EghtesadOnline: Iran will strongly support domestic and foreign investments in its power industry, Energy Minister Hamid Chitchian said, as the country pushes for raising the share of renewable energy and add thousands of megawatts to its power generation capacity over the next decade.
Speaking on the sidelines of the 4th Iran Wind Energy Conference in Tehran on Wednesday, Chitchian appeared to reassure international companies that their investments are safe and protected and that their efforts in Iran will bear fruit.
He also said his ministry will not back out of an agreement with a Turkish firm on building power plants in Iran, Mehr News Agency reported.
"Iran has clear rules to attract and promote foreign investments. Legislation was passed in 2001 to promote such investments and the presence of international investors is part of our declared economy policy," he said. "We have no legal restrictions on attracting foreign investments" and rebuilding the economy with the cooperation of friendly countries and companies, the minister said
According to Financial Tribune, reports last month said the Turkish energy company Unit International had reached a $4.2 billion deal with Iran's Energy Ministry to build seven natural gas power plants in what was announced as the biggest investment in Iran since the lifting of sanctions in January.
The power stations, to be built in seven separate regions of Iran, would have a combined installed capacity of 6,020 megawatts, according to a statement by the company.
However, sections of the local media critical of the government of President Hassan Rouhani slammed the agreement, claiming that the Turkish enterprise is a general contractor that builds hotels and lacks the experience in power plant construction.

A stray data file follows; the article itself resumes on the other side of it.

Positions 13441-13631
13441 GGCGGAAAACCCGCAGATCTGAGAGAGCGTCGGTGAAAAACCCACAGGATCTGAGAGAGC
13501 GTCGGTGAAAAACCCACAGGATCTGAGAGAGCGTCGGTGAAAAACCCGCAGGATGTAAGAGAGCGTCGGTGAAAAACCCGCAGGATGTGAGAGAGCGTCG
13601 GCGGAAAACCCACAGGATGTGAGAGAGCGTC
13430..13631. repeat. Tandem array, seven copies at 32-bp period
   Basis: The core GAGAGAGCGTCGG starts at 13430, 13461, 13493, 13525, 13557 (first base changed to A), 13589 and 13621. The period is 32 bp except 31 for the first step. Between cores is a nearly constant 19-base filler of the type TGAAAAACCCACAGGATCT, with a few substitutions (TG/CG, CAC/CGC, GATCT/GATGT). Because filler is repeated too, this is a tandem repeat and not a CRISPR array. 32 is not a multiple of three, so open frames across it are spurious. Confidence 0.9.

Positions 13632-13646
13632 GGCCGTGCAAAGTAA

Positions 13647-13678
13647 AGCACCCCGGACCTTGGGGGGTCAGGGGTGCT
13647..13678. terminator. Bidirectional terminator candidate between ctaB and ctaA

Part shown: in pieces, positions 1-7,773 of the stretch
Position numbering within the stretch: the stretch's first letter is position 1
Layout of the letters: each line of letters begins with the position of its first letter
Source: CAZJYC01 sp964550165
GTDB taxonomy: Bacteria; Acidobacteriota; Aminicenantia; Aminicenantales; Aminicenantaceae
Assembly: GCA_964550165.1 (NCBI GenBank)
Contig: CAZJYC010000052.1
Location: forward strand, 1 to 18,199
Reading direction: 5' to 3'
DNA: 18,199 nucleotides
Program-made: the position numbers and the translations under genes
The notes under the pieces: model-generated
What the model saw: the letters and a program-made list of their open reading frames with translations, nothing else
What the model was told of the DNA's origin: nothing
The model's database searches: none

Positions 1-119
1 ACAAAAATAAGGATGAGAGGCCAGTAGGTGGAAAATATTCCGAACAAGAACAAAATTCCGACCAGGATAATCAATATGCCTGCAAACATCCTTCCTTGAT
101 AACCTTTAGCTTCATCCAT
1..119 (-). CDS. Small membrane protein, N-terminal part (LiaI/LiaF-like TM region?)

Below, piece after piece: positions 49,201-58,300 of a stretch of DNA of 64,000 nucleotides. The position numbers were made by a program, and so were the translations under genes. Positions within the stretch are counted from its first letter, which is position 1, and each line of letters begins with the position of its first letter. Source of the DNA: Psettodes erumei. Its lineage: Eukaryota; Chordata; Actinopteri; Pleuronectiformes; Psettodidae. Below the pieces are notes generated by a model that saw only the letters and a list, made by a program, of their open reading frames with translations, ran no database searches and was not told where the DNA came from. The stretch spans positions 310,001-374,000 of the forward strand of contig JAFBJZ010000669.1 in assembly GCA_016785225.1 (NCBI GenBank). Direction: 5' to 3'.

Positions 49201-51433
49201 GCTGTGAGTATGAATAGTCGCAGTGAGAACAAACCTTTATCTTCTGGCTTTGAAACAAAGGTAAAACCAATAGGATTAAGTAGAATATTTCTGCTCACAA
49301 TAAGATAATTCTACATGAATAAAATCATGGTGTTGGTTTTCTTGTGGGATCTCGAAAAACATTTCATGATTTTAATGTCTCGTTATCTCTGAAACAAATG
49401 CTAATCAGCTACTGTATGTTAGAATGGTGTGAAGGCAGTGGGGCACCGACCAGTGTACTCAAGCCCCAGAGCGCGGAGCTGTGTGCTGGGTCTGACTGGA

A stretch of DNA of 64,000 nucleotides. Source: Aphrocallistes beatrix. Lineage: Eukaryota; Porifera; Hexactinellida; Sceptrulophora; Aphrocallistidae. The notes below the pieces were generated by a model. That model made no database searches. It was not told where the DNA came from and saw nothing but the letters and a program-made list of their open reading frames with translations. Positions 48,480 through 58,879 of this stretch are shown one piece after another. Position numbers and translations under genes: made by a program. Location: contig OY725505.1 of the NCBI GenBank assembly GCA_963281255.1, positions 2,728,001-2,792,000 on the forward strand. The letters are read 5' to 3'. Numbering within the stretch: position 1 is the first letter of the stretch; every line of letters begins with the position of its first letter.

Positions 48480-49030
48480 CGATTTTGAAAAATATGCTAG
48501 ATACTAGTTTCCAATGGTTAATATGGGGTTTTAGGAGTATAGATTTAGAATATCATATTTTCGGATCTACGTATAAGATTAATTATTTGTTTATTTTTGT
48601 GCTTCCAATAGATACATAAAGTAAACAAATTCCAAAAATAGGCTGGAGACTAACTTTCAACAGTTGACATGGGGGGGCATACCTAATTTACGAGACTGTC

Iran has opened up its energy market to the outside world after financial and trade restrictions related to its nuclear program were eased in January following a historic deal with the six world powers (the five permanent members of the United Nations Security Council plus Germany) in July 2015.
Push for Renewables
Chitchian said the ministry is offering attractive terms and conditions for investment in renewable energy, which has been largely neglected at the expense of fossil fuel power plants over the past four decades.
The terms include the Energy Ministry's guarantee to purchase the electricity from renewable plants at a higher price than that of thermal plants under 20-year contracts, up from the previous five-year deals.
Moreover, the ministry will pay up to 30% extra for the output from renewable units that use domestic technology and equipment.
Around 61,000 MW, or more than 80% of Iran's 75,000-MW output, is generated from thermal plants. In addition, around 12,000 MW come from hydroelectric plants and 1,000 MW from nuclear power.
The share of renewable energy in global power generation will rise to over 26% by 2020 from 22% in 2013, a remarkable shift in a very limited period of time, according to the International Energy agency.
Iran signed a document of the Paris Climate Conference last year to produce up to 7,500 MW from renewables. It plans to add 1,000 MW of clean energy—mostly from solar and wind—each year by 2021 that coincides with the last year of its 6th five-year economic development plan. Chitchian also called for tapping into Iran's capacity to produce power from hydroelectric plants. "We have an installed hydroelectric capacity of 11,500 MW that enables us to meet electricity demand during the peak hours."
The world's total installed power capacity of renewables stand at around 147,000 MW, according to Chitchian.
Iran is an attractive market for investment in renewable energies in view of its diverse climate and geography. The country has vast open lands for power generation from wind turbines and enjoys more than 300 sunny days throughout the year in its hot and arid regions to promote solar plants.